The federal government faces increasing pressure to press ahead with the major recommendations from the Hayne royal commission, after Labor brought forward draft laws it said could be passed this week.
The new bills seek to remove exemptions for funeral expenses policies, scrap the claims-handling exemption for insurance companies, apply consumer credit protections to salespeople, give corporate regulator ASIC authority over insurance claims, and force greater cooperation with the Australian Financial Complaints Authority when settling disputes.
Labor leader Bill Shorten urged the federal government to start legislating the five reforms he said would prevent “shameful exploitation,” but the government wants to respond to all 76 royal commission recommendations at once and after the election, expected in May, to “ensure there are no unintended consequences,” AFR and The Guardian reported.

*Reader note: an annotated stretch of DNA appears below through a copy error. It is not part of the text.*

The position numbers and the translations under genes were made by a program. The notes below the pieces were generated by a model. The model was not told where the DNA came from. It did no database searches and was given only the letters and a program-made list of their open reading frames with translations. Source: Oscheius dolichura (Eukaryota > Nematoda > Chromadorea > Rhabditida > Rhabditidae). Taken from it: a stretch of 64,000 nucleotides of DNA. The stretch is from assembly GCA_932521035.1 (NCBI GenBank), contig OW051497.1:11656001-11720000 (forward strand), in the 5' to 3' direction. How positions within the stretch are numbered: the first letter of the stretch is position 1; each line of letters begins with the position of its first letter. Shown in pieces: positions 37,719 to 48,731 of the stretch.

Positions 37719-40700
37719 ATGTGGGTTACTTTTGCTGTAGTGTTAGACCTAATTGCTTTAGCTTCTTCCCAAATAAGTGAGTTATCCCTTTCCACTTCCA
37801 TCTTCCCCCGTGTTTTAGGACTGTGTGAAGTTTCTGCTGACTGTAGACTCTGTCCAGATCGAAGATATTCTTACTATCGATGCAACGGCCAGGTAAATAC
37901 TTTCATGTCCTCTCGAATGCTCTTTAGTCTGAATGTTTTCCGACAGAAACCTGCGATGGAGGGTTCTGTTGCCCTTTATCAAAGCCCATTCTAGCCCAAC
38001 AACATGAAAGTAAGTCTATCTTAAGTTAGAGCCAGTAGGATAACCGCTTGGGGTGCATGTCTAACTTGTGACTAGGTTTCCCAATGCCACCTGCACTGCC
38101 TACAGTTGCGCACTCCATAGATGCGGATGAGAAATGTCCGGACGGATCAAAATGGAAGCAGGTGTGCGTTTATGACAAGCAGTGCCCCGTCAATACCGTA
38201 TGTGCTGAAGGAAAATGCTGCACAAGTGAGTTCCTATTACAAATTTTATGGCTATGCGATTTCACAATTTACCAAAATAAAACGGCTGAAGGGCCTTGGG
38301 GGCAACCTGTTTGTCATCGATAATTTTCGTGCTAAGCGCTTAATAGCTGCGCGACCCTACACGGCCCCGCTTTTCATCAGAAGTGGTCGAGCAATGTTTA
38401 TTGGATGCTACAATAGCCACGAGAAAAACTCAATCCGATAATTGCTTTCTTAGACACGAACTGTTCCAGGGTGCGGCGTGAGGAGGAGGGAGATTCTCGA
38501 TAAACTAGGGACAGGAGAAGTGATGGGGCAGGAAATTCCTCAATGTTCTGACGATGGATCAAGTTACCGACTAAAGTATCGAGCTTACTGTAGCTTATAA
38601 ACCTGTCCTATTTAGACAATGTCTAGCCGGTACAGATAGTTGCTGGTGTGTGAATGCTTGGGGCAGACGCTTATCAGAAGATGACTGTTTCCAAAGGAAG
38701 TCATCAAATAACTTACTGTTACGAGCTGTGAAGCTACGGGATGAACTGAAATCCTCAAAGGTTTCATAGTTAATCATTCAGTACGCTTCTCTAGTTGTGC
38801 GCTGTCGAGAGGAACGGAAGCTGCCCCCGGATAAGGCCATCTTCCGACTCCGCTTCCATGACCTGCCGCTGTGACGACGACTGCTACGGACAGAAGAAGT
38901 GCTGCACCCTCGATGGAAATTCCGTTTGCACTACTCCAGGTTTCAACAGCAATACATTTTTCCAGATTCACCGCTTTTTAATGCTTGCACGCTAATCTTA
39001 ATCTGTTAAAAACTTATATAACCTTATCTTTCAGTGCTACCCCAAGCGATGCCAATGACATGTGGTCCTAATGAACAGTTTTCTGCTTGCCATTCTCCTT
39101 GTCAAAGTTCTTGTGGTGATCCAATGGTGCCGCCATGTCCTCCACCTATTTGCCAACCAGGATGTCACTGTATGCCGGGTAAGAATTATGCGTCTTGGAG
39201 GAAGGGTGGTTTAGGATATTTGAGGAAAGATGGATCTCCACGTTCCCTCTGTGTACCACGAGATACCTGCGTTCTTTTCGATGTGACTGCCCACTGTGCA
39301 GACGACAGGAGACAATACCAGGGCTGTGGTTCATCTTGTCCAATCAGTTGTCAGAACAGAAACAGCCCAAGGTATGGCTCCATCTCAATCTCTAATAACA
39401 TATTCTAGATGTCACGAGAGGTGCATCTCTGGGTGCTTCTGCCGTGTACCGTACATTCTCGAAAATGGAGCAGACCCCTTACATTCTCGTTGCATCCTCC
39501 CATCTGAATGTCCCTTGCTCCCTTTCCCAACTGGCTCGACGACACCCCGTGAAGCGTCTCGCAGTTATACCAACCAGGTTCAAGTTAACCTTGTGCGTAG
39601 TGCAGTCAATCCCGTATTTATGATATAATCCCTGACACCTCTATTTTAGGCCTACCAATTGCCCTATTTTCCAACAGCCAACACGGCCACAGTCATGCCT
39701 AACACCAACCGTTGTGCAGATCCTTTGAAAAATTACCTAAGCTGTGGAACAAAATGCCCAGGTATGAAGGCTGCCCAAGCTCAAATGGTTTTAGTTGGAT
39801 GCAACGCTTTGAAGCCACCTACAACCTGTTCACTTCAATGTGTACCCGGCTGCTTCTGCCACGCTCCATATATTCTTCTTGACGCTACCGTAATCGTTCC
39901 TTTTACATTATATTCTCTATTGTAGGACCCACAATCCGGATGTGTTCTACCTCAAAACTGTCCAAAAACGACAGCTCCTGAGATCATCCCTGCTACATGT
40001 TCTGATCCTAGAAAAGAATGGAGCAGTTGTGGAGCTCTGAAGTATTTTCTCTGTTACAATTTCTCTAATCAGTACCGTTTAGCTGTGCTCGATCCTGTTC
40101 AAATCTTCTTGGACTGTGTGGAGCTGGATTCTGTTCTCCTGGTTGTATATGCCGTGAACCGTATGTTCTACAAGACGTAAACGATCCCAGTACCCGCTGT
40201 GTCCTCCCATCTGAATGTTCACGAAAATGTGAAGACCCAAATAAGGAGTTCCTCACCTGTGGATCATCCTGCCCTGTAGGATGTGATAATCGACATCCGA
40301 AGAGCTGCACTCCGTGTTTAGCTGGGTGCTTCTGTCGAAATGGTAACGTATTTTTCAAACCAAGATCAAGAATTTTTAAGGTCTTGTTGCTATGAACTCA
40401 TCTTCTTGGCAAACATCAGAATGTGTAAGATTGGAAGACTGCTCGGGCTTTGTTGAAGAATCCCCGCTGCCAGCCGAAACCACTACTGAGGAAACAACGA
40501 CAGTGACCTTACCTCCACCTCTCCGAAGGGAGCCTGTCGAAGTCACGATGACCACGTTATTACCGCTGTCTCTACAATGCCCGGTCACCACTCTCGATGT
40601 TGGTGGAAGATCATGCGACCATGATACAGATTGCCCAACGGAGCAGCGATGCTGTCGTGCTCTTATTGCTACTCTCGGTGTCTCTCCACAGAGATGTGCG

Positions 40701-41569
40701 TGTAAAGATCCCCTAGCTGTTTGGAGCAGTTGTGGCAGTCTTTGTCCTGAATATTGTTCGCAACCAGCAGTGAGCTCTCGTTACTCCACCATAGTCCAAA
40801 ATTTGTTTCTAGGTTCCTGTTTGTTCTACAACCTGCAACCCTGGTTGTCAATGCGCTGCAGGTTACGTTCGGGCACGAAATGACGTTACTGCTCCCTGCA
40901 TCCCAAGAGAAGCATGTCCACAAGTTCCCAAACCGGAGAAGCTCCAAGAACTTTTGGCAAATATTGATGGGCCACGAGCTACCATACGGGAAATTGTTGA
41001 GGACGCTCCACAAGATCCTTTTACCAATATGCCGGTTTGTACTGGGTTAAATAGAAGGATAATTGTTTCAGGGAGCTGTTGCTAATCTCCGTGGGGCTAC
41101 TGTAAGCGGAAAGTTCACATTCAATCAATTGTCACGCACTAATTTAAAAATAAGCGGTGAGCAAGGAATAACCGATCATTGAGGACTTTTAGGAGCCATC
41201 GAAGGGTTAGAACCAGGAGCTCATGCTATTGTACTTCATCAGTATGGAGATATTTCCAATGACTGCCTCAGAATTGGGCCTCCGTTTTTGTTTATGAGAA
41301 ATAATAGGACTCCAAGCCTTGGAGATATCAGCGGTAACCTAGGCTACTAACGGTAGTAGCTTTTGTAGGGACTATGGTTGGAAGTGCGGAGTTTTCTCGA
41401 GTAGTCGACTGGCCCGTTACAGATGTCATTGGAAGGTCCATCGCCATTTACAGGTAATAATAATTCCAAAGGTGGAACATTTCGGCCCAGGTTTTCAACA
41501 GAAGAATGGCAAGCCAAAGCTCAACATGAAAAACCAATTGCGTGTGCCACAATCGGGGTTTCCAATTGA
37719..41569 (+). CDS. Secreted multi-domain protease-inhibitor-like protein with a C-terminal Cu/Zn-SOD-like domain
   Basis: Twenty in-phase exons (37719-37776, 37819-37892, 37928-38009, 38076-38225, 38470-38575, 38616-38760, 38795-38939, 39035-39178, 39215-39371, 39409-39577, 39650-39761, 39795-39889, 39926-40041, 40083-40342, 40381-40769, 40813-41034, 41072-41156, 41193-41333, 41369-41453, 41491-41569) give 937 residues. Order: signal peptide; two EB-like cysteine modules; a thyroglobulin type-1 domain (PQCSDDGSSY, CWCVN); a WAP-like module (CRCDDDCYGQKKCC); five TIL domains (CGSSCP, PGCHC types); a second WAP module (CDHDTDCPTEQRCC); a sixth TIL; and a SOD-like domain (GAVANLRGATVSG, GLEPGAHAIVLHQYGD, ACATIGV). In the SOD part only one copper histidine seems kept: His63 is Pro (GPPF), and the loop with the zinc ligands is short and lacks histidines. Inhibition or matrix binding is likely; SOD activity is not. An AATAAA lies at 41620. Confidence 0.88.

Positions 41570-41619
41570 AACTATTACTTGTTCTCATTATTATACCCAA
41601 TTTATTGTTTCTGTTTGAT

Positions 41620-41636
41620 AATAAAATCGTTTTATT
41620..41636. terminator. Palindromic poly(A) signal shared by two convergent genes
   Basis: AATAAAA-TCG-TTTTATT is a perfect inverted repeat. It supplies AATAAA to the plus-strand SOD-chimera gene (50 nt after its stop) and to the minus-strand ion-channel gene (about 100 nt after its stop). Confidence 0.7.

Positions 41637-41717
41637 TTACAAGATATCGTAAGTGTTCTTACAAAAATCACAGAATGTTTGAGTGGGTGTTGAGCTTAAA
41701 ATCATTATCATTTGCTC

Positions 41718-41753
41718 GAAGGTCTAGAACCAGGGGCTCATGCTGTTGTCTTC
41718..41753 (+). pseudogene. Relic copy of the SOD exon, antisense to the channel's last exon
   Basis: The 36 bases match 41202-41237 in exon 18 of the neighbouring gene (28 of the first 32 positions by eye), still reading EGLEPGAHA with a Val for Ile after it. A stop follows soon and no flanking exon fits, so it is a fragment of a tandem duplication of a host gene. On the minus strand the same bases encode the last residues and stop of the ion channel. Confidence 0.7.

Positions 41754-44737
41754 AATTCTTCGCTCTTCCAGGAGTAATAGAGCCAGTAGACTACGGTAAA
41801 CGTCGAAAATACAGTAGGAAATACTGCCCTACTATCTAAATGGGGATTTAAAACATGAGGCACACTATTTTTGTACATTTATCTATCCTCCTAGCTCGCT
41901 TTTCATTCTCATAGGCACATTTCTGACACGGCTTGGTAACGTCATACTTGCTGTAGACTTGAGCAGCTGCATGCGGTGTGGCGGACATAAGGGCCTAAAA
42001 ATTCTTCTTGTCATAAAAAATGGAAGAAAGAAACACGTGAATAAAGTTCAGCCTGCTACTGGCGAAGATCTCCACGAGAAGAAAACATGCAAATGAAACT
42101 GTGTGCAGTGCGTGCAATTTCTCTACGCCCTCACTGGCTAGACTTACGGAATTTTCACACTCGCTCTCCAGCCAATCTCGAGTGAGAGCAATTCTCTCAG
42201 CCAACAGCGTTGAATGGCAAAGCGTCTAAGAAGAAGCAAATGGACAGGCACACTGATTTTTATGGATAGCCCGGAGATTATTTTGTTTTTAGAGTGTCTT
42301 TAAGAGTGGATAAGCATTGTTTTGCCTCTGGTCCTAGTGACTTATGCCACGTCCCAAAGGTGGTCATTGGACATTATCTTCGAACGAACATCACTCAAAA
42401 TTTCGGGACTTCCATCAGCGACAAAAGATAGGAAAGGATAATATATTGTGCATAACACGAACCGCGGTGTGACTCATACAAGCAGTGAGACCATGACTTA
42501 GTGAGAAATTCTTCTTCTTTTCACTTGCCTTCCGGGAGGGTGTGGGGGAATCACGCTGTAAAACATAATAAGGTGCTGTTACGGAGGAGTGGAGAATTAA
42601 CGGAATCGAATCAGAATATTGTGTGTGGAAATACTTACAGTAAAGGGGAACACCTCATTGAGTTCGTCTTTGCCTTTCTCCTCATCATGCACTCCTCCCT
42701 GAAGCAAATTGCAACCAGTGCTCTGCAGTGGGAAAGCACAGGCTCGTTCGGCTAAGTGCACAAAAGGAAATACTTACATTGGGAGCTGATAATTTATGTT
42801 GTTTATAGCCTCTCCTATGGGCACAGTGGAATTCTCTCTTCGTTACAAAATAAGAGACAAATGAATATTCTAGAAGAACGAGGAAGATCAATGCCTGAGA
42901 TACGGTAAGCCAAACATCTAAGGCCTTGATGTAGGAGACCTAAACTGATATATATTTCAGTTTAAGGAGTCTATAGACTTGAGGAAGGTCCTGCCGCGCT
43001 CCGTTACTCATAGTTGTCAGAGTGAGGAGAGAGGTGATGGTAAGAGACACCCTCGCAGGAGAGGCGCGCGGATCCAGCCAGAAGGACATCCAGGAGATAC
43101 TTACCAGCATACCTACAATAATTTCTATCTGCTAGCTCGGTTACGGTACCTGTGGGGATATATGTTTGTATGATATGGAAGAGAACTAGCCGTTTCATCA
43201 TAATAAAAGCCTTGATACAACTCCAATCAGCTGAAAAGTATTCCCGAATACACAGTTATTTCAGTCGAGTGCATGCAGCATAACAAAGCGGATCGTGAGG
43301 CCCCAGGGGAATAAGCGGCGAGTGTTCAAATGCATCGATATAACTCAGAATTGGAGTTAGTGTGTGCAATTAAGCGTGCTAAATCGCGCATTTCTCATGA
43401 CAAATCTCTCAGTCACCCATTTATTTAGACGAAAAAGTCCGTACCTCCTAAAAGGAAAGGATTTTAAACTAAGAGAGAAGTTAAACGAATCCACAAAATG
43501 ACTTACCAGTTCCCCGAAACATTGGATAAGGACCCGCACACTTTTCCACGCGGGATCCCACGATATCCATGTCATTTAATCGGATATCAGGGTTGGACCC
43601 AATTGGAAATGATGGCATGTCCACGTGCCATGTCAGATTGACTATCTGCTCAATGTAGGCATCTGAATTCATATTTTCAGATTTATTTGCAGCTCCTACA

“If not now, when? If not, why not?” Shorten said.
Claire O’Neil, Labor’s financial service spokeswoman, said some of Hayne’s recommendations were “absolutely simple” and that there was “no excuse” not to push ahead with the reforms proposed in the three private member bills.
For the bills to be considered before the election, Labor needs key crossbench MPs, including Bob Katter and Andrew Wilkie, to commit to two extra sitting weeks of Parliament in March. The bills require 76 votes to be implemented.
“We know that there will be problems with insurance records,” Shorten said. “We know that there will be problems for funeral insurance. We know that there will be problems with dodgy car loans. But [Katter] needs to explain… Why would we turn a blind eye and let it go for another six months?”